by Mark Curtis
Labour’s manifesto pledges several clear breaks from current UK foreign policy which could be seen as radical given the present extremism. I recently outlined seven such policies which the UK establishment will fight bitterly. But if the manifesto is implemented in its current form, it is likely to still promote extremism in UK foreign policy. Corbyn’s agenda needs to promote much more moderation in UK policy overseas if Britain is to avoid engaging in disastrous wars, supporting human rights abusers, backing states with agendas inimical to the British public interest and enhancing a neoliberal global economic order.
To give eight examples:
1. On Saudi Arabia/Yemen, the manifesto states:
“Labour will demand a comprehensive, independent, UN-led investigation into alleged violations of IHL in Yemen, including air strikes on civilians by the Saudi-led coalition. We will immediately suspend any further arms sales for use in the conflict until that investigation is concluded.”
This is a break with current policy but it does not call for an end to arms exports to Saudi Arabia. Moreover, the manifesto does not call for a change in UK foreign policy to withdraw its support for Saudi Arabia, responsible for the export of Islamist extremism for decades and currently stoking up tensions in the Middle East against Shia Iran. Is Labour going to continue a special relationship with Riyadh? It is in the UK public national interest to reverse current policy and oppose Saudi foreign policy in the Middle East.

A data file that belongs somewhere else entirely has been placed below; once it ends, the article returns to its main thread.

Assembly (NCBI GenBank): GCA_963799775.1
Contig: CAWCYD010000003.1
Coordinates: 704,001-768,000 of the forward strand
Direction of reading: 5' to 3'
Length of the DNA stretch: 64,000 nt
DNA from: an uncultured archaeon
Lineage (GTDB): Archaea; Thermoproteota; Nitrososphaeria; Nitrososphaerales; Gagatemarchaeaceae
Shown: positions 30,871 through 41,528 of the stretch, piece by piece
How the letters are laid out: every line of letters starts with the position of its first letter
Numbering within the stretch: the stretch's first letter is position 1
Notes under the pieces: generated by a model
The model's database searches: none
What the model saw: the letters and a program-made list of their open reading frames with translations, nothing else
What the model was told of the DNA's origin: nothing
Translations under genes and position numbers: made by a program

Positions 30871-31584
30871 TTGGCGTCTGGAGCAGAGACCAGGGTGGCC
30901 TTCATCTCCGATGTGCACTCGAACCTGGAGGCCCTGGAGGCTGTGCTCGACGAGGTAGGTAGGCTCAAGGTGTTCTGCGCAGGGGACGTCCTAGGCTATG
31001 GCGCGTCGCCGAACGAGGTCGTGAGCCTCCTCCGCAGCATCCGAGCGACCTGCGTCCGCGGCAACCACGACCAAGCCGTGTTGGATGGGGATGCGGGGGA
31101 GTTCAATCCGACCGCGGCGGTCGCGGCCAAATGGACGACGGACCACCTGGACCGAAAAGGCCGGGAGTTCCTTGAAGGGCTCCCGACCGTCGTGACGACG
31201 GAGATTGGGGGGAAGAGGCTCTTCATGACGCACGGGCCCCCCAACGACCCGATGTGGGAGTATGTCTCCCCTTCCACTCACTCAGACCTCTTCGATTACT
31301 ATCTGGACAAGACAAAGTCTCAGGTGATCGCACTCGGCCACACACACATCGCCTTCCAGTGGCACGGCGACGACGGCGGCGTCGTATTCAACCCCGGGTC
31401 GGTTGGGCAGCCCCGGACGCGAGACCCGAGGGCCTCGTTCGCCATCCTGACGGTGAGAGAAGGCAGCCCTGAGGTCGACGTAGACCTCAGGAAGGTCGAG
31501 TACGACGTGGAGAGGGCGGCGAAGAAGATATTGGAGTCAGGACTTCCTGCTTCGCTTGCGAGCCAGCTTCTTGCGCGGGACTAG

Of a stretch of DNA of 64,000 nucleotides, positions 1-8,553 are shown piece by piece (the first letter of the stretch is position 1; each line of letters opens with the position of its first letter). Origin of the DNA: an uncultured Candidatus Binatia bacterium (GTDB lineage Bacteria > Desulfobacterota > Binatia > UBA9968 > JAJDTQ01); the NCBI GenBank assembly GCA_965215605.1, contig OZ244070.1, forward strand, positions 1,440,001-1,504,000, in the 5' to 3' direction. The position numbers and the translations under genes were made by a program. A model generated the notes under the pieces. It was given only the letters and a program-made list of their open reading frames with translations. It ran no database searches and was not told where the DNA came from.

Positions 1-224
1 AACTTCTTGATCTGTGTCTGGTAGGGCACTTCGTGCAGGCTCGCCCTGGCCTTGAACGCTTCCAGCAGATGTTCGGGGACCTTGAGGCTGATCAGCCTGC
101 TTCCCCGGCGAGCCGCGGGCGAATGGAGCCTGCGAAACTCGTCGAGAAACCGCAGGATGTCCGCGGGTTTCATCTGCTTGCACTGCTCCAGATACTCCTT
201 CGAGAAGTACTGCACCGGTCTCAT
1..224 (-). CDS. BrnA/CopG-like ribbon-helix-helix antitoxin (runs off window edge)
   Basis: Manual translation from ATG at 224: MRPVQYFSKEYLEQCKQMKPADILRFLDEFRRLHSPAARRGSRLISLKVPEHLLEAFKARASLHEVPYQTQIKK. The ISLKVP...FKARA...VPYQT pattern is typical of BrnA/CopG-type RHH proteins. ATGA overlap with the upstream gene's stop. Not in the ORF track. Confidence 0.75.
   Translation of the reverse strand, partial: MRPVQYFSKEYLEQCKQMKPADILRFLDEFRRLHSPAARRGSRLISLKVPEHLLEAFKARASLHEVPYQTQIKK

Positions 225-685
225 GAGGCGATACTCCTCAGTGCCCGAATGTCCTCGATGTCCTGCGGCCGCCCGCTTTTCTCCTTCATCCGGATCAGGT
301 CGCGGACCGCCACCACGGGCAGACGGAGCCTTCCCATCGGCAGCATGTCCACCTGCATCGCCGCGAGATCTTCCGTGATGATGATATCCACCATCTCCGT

2. On arms exports, the manifesto states:
“We will review all training and equipment contracts with repressive regimes, to ensure that Britain never colludes in the mistreatment of civilians… Labour will… implement the Arms Trade Treaty to a consistently high standard, including ceasing arms exports to countries where there is concern that they will be used to violate international humanitarian law (IHL)…. .”
These are welcome in light of current policy but the two sentences read together are ambivalent: they could be read as not committing Labour to ending arms exports to countries abusing human rights, but only to ending arms sales where they could be used for such purposes. This could continue the extreme current policy of arming virtually any state. The problem with arms exports is not only that they can be used to repress populations or countries, but that they cement relations with unrepresentative, often repressive ruling groups, whose domestic position can become consolidated. If Labour is not to end the arms trade completely, it must at least develop a ‘blacklist’ of countries to whom arms exports are prohibited.
3. On the arms industry, the manifesto states:
“The defence industry is world-leading, and Labour will continue to support development and innovation in this sector and to ensure that it can continue to rely on a highly skilled workforce. … Labour will publish a Defence Industrial Strategy White Paper, including a National Shipbuilding Strategy to secure a long-term future for the industry, workers and defence”.
This is a clear commitment to military industry and arms exports – a very worrying development.
4. On relations with the United States, the Labour manifesto states:
“Since the Second World War, Britain’s most important diplomatic relationship has been with the US. But that special relationship is based on shared values. When the current Trump administration chooses to ignore them, whether by discriminating on the basis of religion or breaking its climate change commitments, we will not be afraid to disagree”.
But is it is not just a question of ‘disagreeing’. The UK needs to change its special relationship with the US in order to challenge US policy in key areas, irrespective of whether Trump or others are President. The US is one of the world’s biggest problems in numerous areas such as climate change, the Israel/Palestine conflict, Middle East wars, neoliberal economic policies around the world etc. The UK role should be to disempower the US role in world affairs and to choose its key allies based on the national public interest.